I’d add that a lot of them are simply dicks, and they gravitate towards political views where they can rationalize being a dick as being good. this is sort of the same thing as “social dominance orientation”, but I think you’re missing the point where its not just that they’re leery of egalitarian solutions (that suggests a level of consideration of policy effects outside of only considering selfish effects on themselves — which they do not have), its that they construct and entire worldview where being dick is explicitly okay in order to feel better about themselves.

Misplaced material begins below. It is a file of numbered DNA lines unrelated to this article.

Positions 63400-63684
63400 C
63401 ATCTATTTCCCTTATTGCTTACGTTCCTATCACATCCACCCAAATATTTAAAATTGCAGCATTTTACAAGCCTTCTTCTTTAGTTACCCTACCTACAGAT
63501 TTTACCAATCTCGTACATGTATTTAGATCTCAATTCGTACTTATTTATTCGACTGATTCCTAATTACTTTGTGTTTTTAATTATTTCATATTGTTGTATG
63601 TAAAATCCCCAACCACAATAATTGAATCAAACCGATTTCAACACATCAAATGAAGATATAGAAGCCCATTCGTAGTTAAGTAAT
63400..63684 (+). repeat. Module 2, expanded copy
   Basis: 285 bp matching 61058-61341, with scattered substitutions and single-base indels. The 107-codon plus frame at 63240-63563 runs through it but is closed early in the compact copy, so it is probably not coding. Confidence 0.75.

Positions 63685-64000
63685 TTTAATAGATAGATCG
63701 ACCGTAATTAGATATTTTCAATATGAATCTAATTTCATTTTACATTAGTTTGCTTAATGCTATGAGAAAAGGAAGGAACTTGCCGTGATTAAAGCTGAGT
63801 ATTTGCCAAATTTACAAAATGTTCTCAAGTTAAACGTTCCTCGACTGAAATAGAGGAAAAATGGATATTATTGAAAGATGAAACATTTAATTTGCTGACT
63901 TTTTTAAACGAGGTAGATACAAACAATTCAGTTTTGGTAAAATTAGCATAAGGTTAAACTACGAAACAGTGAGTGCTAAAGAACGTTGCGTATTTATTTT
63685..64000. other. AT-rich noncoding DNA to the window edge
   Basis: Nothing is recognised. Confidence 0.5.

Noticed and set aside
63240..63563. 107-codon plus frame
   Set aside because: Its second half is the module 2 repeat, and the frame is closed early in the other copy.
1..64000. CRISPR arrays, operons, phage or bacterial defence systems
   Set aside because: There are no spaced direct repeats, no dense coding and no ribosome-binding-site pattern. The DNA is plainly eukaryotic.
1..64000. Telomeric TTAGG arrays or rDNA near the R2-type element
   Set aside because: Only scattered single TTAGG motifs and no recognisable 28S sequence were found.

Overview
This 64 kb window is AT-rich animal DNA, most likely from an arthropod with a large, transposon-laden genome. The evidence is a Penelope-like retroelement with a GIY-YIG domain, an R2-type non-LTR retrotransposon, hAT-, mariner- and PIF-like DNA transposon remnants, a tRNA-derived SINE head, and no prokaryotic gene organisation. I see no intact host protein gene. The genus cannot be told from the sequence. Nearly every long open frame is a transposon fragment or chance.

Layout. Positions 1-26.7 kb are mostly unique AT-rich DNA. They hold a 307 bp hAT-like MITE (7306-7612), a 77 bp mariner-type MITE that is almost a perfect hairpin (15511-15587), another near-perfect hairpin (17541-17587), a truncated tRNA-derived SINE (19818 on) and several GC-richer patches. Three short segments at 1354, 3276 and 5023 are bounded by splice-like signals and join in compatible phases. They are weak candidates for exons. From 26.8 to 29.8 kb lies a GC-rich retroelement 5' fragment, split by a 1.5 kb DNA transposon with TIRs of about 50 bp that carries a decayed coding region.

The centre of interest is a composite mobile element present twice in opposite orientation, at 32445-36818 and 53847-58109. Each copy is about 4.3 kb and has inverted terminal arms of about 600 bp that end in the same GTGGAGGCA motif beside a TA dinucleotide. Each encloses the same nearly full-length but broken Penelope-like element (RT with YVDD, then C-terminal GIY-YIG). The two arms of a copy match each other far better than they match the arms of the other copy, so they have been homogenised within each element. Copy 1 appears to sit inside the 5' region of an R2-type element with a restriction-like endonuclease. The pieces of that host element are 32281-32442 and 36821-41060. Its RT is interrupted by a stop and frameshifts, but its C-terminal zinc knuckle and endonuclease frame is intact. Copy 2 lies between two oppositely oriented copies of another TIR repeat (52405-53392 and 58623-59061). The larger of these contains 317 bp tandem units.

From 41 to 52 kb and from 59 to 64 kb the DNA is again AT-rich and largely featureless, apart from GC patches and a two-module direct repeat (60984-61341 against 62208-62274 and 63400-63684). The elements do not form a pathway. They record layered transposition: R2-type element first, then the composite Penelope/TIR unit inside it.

3 · Like · Reply · Subscribe · August 6 at 11:41am

Timothy Hughbanks · Top Commenter · Professor at Texas A&M University

To be fair, they don’t have to construct such a world view; Ayn Rand prefabricated it for them.

1 · Like · Reply · August 7 at 10:48am

mountainlogic (signed in using Yahoo)

Perhaps, the best way to reach CWMs is to hit the greed button. Talk about “business opportunity.” I’ve seen a bit of a gold rush mentality by many high tech and ex dot-comers to become eco-preneurs. No small number of these dot-comers only started to learn about the science after they saw the business opportunity. Ask the CWMs why they are in buggy whip businesses, why they are leaving so much money on the table and being left behind in the race to get rich. Failure to work within their cultural models is bound to failure. That is the takeaway from the article.

2 · Like · Reply · Subscribe · August 6 at 1:16pm

shaheercassim (signed in using Yahoo)